Smashwords is a self-publishing service that allows authors to submit eBooks and list them for sale on Amazon, Apple, Kobo, Barnes and Noble and other major retailers. Smashwords has managed to convince the largest digital distributor Overdrive, to start offering 200,000 sub-par indie titles to all of their partners. This is a terrible move for the library buying community.
Smashwords has successfully convinced Overdrive that there is value with their catalog of 300,000 eBooks, 200,000 of which are available to libraries. Smashwords compelling argument is that front list ebooks from Big 5 publishers can cost libraries $80, and even backlist ebooks can cost libraries $20-40. Smashwords titles will only cost libraries of $4.00, which sounds good on paper and economically feasible.
In reality 95% of all Smashwords titles have non-existent editing, poor formatting and abysmal cover art. The truth of the matter is that Smashwords does not have a curation system to vett the wheat from the chaff. They will publish anything and often hype the fact that everyone has a right to publish. Smashwords consistently promotes their top 25 list and their top 100. There is a reason why they do not go beyond 100.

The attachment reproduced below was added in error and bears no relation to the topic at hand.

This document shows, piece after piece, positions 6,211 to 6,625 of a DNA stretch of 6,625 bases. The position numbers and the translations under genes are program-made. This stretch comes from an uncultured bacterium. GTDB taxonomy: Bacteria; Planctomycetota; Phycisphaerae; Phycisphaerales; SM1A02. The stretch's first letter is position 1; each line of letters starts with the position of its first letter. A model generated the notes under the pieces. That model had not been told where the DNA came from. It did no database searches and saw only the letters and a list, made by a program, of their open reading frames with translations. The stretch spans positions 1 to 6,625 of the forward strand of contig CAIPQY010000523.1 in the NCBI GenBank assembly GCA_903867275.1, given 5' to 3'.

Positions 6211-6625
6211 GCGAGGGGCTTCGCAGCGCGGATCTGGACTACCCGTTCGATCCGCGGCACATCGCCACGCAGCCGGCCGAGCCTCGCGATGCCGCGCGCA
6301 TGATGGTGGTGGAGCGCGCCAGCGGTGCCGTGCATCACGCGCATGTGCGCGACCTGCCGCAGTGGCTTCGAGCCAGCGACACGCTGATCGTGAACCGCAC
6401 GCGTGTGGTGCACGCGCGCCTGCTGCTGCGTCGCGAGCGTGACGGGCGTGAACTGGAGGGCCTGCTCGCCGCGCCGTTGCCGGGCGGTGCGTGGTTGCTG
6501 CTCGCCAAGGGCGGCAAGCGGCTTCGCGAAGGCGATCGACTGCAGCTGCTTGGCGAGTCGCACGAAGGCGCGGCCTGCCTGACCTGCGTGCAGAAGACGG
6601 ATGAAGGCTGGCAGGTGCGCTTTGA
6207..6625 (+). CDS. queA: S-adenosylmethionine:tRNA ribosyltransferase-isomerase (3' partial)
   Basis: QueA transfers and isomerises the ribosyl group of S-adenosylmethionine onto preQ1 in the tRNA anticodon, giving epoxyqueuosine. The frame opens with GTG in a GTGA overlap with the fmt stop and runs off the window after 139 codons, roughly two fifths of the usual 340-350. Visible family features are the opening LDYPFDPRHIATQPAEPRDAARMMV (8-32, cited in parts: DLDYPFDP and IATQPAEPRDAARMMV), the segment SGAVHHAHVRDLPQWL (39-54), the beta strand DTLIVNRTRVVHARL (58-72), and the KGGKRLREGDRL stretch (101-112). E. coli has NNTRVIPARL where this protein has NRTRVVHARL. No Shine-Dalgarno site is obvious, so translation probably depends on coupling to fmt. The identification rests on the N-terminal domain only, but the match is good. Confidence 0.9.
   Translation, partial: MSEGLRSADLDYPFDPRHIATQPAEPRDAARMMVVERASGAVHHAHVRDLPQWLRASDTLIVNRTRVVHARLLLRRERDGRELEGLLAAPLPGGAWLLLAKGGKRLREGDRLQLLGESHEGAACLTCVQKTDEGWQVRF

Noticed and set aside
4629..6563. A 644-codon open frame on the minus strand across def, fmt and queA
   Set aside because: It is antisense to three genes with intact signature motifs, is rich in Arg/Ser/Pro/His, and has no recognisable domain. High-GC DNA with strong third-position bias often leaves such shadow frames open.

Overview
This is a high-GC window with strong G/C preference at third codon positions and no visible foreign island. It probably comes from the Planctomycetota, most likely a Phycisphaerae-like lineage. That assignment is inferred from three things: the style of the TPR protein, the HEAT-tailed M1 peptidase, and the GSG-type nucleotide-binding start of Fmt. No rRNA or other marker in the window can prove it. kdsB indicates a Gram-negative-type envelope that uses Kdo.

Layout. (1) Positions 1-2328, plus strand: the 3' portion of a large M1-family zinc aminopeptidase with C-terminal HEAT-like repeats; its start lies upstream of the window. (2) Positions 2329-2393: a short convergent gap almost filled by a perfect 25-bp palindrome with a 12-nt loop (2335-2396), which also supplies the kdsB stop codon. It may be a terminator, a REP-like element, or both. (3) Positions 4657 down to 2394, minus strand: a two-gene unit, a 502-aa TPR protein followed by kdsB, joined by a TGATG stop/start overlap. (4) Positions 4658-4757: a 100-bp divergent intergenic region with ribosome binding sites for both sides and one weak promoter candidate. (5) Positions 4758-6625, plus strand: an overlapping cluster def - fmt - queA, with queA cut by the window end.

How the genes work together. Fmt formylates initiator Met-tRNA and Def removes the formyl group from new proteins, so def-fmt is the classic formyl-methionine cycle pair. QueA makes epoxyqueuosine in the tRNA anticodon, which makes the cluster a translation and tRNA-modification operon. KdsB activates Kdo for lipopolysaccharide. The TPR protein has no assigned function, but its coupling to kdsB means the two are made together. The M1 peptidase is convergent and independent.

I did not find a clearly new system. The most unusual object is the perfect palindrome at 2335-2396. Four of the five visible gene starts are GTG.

Smashwords has managed to convince another large company that their catalog is valid and has meaning to readers. They were able to leverage the Library Direct system they developed in 2012 and distributed in a handful of libraries in the US. In reality, the Smashwords catalog is irrelevant and has no value for companies like Overdrive. Unknowing library buyers are going to think they are getting a deal with 100 romance titles for 1/4 the cost of big six titles, until readers start complaining, and they WILL complain.
Libraries are going to feel ripped off that they have bought titles that no one will read and if they do, will likely be very vocal about the poor writing quality and in the end, libraries will feel like they have wasted money. Trust me, they are wasting money with Smashwords, if you don’t believe me visit the main smashwords website and select 3 books at random, and let me know if they are any good. Even Mark Coker refuses to measure the quality of his service by doing this, which is a solid methodology to gauge the quality of a self-publishing website.
I would caution libraries into purchasing eBook titles that are branded as Smashwords Publishing. Their entire ecosystem is flawed and they will accept anyone into distribution for libraries. This goes against the entire mandate that libraries are funded by the public and in return loan books to inform, entertain and to educate. The average Smashwords title does not offer any of the above and should be avoided at all costs.